Wednesday, June 29, 2011


When I start using a new glaze, I am constantly trying to figure out its limits and limitations. By pushing the glaze I can get differing surfaces, running qualities and sometimes a glaze that bares no resemblance to the original. Maybe it is the wannabe alchemist in me that makes testing, retesting and altering what already works an enjoyable part of making pots.

Taking a minor cue from Tsukigata Nahiko, I have been playing with the iron content and thickness in the glaze that started out as my “new” partridge feather glaze. As I have nudged it a bit, here and there, I have been seeing a new glaze quality periodically that resembles some modern Tamba pottery. In my most recent firing, I glazed a severely paddled teabowl in my temmoku and tetsu-yu glazes and the illustrated bowl is the result. It is a really nice mixture of runny ash and iron intermingled in the one glaze. I wonder why I just can’t leave well enough alone, but the real question is why would I want to, it is just not in my nature.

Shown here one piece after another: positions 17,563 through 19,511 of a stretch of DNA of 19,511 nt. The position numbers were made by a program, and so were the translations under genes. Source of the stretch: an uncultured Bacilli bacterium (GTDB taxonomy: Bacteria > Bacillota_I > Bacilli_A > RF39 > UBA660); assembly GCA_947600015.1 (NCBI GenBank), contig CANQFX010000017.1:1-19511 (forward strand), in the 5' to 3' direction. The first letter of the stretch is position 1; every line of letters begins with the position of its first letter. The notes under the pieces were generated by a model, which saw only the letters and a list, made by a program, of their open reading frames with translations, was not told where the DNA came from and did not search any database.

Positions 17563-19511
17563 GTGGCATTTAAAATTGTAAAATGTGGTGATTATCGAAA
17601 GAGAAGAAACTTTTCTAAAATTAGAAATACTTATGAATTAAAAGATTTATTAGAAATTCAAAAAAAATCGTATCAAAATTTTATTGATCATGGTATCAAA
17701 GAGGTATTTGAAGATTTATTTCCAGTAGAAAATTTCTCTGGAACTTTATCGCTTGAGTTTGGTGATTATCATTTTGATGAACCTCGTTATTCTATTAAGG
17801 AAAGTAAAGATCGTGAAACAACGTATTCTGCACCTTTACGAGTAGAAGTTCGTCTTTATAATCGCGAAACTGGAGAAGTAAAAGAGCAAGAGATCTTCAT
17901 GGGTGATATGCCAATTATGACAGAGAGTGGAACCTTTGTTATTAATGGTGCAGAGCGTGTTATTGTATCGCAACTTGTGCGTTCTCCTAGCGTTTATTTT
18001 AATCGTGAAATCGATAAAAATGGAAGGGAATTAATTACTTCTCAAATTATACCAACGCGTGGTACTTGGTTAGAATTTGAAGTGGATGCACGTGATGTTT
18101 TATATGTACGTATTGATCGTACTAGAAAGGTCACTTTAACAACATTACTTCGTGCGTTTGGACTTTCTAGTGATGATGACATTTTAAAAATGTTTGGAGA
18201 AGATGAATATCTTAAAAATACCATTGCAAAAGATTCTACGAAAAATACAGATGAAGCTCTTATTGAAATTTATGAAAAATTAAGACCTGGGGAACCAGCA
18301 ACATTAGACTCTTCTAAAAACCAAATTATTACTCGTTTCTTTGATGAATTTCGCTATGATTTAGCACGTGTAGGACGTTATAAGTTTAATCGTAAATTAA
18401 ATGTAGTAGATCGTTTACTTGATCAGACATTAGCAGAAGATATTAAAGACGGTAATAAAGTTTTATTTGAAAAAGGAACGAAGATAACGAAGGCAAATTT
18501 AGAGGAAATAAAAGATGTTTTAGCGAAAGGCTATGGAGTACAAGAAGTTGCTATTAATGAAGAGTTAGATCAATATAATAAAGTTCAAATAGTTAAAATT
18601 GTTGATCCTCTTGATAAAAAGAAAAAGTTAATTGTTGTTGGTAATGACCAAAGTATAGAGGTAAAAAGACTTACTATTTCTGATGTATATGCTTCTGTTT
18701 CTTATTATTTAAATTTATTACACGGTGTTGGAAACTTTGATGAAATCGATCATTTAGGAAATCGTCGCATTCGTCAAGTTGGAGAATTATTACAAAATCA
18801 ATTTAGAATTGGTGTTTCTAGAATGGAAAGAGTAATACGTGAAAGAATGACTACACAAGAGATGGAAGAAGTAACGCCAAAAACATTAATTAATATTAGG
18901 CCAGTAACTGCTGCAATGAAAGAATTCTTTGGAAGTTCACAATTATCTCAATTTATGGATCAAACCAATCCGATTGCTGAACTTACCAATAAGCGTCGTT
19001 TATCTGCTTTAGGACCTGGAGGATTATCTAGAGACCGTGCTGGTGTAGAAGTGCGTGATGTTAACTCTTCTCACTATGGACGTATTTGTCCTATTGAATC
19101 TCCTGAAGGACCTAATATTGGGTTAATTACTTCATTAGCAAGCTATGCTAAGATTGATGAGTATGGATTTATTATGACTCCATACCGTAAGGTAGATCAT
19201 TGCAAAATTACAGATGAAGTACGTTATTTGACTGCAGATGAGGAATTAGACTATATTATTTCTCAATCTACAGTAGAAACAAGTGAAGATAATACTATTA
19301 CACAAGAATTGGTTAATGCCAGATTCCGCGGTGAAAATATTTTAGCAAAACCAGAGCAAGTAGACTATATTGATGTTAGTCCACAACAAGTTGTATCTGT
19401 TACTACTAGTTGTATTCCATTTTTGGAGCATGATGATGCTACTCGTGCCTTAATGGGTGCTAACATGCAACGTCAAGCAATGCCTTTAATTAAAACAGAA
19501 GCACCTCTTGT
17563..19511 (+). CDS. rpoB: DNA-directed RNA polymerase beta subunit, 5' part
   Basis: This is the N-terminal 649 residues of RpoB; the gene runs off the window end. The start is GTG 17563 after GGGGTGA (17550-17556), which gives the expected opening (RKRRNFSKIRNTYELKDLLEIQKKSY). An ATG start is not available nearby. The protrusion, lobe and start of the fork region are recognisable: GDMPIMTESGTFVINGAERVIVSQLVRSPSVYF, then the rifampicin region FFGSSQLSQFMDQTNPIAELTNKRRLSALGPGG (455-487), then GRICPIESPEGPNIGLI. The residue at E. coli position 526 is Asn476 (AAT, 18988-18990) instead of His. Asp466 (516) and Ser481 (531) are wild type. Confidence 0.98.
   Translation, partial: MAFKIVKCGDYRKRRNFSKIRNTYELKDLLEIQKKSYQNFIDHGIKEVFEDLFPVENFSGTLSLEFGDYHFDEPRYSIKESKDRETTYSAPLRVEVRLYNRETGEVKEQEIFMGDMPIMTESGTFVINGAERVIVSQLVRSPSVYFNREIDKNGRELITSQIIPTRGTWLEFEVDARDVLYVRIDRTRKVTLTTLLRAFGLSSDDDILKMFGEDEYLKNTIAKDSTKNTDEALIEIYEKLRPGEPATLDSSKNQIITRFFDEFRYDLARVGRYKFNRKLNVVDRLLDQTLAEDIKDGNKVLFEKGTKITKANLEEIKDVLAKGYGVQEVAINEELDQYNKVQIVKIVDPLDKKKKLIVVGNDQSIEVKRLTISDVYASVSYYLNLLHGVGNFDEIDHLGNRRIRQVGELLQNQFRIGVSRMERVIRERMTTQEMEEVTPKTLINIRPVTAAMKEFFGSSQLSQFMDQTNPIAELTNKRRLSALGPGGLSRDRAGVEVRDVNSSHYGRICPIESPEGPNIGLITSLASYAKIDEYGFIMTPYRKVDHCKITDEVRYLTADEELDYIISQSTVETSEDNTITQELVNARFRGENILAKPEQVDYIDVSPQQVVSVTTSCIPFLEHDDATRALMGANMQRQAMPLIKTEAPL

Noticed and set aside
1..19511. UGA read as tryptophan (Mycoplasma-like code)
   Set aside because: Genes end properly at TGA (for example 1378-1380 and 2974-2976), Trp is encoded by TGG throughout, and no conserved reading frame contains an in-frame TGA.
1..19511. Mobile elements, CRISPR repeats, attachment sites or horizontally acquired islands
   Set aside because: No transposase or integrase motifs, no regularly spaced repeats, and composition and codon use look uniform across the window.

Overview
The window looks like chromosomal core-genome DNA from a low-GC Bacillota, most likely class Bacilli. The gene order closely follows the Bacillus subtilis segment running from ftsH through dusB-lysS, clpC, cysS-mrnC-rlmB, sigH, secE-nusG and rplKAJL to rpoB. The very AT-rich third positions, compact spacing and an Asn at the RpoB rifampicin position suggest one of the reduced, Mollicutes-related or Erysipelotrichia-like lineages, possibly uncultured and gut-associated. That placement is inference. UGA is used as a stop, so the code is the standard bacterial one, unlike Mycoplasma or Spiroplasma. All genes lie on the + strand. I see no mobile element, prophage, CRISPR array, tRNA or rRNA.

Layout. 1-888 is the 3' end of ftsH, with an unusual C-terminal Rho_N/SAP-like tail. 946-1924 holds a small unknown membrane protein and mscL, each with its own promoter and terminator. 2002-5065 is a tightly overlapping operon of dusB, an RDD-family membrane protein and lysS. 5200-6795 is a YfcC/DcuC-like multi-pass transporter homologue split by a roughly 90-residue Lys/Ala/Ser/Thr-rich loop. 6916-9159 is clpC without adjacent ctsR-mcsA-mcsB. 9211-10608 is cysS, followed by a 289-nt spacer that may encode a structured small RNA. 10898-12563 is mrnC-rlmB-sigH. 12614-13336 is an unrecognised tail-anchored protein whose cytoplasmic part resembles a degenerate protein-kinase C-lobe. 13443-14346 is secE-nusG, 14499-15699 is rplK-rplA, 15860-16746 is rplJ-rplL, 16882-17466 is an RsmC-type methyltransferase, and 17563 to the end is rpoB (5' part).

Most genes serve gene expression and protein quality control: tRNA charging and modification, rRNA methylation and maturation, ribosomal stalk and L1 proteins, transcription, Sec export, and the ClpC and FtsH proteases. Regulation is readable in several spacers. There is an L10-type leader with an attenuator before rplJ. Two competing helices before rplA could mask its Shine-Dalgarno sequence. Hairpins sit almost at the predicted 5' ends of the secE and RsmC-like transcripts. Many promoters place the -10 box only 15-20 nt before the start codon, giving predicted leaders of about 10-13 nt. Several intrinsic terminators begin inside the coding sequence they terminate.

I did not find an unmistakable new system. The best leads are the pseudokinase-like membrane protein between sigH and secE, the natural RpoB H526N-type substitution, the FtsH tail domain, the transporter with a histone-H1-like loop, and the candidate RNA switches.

“There is only one thing stronger than all the armies in the world, and that is an idea whose time has come.” Victor Hugo

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